1841 Whaleship Starts Historic 38th Voyage
After an overnight of storms and rain in the Mystic area, the weather cleared just after dawn on Saturday, May 17,and presented a spectacular day and ideal conditions to move the 1841 whaleship Charles W. Morgan down the Mystic River and on to New London Conn. on the first phase of the ship’s historic 38th Voyage.
A brief ceremony was held at 8:45 a.m.in the Henry B. duPont Preservation Shipyard, the ship’s home for the last five years of a comprehensive restoration. Several hundred visitors gathered to listen to comments from Rep. Joe Courtney and a moving blessing by Capt. Van Dickens, the Command Chaplain at the U.S. Coast Guard Academy. Mystic Seaport President Steve White then read and presented Capt. Kip Files, the 22nd captain of the Morgan, with his Letter of Instruction that formally entrusted the well-being of the ship to his care.
Lines were cast off at 9:11 a.m. and with the help of the tugs Sirius and Thuban — one in front pulling and the other pushing from the stern — the Morgan slowly made her way off the pier and into the Mystic River Channel in a procession that included the Museum’s fishing vessel Roann, the steamboat Sabino, the launch Necessity, and five whaleboats rowed by Mystic Seaport staff and volunteers. Timing was very important as the ship needed to make the 10:05 opening of the railroad swing bridge and high tide at the mouth of the river near Noank.
Cheers erupted from crowds lining the shoreline throughout the down river trip and the procession was accompanied by many spectator boats, many of which followed all the way to New London.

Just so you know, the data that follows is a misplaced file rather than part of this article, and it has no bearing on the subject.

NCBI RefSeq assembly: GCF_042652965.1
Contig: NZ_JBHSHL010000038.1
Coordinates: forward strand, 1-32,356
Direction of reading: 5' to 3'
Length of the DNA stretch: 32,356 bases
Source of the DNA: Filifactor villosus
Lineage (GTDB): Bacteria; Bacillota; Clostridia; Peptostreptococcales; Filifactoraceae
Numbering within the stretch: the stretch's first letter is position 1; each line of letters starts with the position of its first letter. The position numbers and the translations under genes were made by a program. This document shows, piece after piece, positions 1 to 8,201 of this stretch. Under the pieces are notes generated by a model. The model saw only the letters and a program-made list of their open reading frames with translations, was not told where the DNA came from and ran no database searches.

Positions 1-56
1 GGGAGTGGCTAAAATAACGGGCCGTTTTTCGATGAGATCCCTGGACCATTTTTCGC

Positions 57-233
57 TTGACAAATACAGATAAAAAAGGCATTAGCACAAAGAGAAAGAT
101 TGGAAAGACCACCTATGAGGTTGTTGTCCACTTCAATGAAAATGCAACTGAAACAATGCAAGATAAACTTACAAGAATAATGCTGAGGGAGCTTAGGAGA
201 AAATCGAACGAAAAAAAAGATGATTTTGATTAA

A high point of the journey was the Morgan’s passage through the Mystic highway bridge in the heart of downtown. The ship had never been below the bridge since her arrival on November 8, 1941, and the moment drew loud applause and cheers from hundreds of onlookers as Capt. Files and the crew carefully threaded the ship and tugs through the constricted channel beneath the bridge.
Photo: Crew members throw heaving lines to the pier from the Charles W. Morgan during her arrival in New London.
Once clear of the river, Sirius dropped back in standby and Thuban towed the Morgan to New London at a relatively swift 8 knots. Upon arrival in New London, the Morgan tied up at a berth at City Pier at 12:48 p.m.
When asked, “What did we learn today?” Capt. Files said that they learned that the ship tows easily and faster than they anticipated.
“Now we have to get her ready to go sailing!” he added.
On board the Morgan for the trip was a combination of project supporters, restoration volunteers, members of the news media, and some Museum and Shipyard staff members.
A special passenger was Hermine Dudda, who is one of the few remaining witnesses to the ship’s arrival to Mystic in 1941. Dudda was 10-years-old at the time and walked down to the river with her twin sister Ernie to see the ship pass by.
“I remember I wasn’t so impressed with the Morgan then because she was in such shabby condition,” she recalls. “But to see this ship 72 years later and be on board today is an honor and privilege, and I feel like I am living a part of history.”
“This is the culmination of so much planning and execution on the part of so many people in the Mystic Seaport community, it is hard to describe the emotion this seemingly simple act of taking the ship down the river generates,” said Museum president Steve White. “It is a proud moment for everyone: We achieved what we set out to do.”
The arrival in New London starts a very busy week for the crew and select Shipyard staff as the need to finish ballasting the ship, bend on the sails, and pass a U.S. Coast Guard incline test to prove the ship’s stability under sail. During that time the ship will be closed to visitors, but she will open on four weekend days for the public to board the ship and to experience the traveling dockside exhibition that will accompany the ship to other ports on the voyage. Those days are May 24-25, 31 and June 1, and the hours are 9 a.m.-5 p.m.